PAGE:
REPORTS that Charles Sturt University (CSU) has a low output of world-standard research are being denied by the institution amid a shake up of the sector.
Australia's higher education institutions have come under the spotlight with a new report suggesting that some may need to lift their game to hold onto their coveted 'university' status.
The recently released review by Peter Coaldrake, a former vice-chancellor, suggested 10 recommendations including systems to safeguard the sector and tougher standards to qualify as a university.
A key recommendation was that universities must conduct world-class research in at least three, or a third, of the fields it teaches in; with this to be upped to 50 per cent within a decade.
According to 2018 Australian Research Council (ARC) performance ratings, CSU was one of four universities with a low output of world-standard research.
CSU denied Australia Community Media's (ACM) request for an interview with vice chancellor Professor Andrew Vann was and instead issued a written statement.
If anyone ever tried to mess with CSU's status as a university, I'd fight them tooth and nail.Calare MP Andrew Gee
In this statement Prof Vann said the claims were incorrect.
"The report highlights the method for assessing standards is not simply to look at fields of research, but to map the fields of research to fields of education," he said in the written statement.
"Taking this approach, Charles Sturt is at world standard in seven fields of research, which map to five of the 10 fields of education in which we teach. Based on this, we believe the university is already compliant with the proposed 2030 thresholds."
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Prof Vann said an example of the university's success on the world stage, was CSU Professor of speech and language acquisition, Professor Sharynne McLeod, who was recently hailed as the world's most cited expert in her field.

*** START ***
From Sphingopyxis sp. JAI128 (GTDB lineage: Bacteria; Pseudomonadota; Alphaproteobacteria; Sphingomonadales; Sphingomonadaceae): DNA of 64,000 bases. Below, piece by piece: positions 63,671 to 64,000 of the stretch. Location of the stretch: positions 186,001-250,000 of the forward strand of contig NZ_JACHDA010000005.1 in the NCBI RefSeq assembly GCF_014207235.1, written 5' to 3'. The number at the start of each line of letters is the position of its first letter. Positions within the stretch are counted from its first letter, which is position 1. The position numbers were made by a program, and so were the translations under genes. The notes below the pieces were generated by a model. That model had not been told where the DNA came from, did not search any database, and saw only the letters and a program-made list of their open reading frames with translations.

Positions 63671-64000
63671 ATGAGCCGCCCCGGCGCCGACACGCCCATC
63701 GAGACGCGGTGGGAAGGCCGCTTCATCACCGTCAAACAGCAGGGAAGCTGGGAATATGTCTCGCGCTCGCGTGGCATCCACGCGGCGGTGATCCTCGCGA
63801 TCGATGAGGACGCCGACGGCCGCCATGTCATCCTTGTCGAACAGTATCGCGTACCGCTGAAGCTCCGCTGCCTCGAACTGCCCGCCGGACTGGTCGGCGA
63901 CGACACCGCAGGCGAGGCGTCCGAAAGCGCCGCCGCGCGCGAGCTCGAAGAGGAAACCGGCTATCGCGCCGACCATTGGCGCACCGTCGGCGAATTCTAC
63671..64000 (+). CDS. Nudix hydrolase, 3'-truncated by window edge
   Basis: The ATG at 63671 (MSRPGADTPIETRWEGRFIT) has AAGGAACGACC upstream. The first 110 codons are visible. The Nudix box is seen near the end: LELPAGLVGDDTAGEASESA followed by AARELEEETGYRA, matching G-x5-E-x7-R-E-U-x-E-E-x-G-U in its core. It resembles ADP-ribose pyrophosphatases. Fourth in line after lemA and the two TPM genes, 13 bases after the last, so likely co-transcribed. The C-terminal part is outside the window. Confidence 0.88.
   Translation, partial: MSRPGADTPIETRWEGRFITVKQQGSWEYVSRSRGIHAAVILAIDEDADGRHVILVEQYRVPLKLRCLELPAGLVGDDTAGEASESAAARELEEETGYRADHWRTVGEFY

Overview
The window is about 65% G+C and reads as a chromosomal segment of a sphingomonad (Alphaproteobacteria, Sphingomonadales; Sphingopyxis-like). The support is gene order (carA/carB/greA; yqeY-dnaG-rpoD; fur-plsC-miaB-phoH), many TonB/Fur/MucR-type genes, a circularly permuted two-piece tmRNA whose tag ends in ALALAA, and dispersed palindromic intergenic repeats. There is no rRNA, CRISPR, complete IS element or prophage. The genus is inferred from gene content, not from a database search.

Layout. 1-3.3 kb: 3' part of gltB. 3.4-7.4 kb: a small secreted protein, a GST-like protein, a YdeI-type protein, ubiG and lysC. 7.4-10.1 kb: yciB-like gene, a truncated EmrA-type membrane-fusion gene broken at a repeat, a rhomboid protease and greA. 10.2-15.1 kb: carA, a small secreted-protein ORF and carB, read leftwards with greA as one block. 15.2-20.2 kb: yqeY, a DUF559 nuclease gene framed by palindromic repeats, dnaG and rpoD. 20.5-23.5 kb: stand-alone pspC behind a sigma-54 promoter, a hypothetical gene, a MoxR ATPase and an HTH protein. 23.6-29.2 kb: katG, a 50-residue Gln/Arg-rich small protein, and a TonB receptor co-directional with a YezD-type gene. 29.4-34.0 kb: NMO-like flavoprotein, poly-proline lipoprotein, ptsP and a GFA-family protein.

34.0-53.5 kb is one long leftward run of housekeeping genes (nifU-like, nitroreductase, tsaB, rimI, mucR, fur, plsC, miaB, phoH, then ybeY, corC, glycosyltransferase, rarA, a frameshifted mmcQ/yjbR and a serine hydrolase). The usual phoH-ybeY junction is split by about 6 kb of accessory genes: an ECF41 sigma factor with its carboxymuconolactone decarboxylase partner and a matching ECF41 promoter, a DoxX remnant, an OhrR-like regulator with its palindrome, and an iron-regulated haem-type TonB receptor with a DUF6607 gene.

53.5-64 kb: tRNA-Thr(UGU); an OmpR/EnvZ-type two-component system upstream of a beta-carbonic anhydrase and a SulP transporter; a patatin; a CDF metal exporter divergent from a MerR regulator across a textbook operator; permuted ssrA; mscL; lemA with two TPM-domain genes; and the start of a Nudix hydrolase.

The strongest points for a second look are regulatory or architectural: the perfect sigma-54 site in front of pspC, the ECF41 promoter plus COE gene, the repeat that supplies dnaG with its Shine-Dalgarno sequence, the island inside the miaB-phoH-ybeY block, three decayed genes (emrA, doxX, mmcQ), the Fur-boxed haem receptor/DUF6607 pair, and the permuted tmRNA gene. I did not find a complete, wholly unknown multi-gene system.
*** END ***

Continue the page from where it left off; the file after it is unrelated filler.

In May this year the nation's universities regulator granted CSU only a four-year extension of its registration and set five strict conditions it must meet to ensure its future.
The Tertiary Education Quality and Standards Agency identified a number of shortcomings in the university's regulatory systems, including academic risk management, student performance reporting and academic misconduct.
Calare MP Andrew Gee was also unavailable for an interview, but provided the following written responses.
"I'm not at all worried about the findings because CSU is already at world standard in more than enough fields of research to make it compliant with the proposed standards," he said.
"Besides excellence in research, which is a box CSU already ticks, another vital function of universities is training our future workforce.
"If anyone ever tried to mess with CSU's status as a university, I'd fight them tooth and nail but CSU is going to meet the proposed standards in a canter so it's just not going to be an issue."
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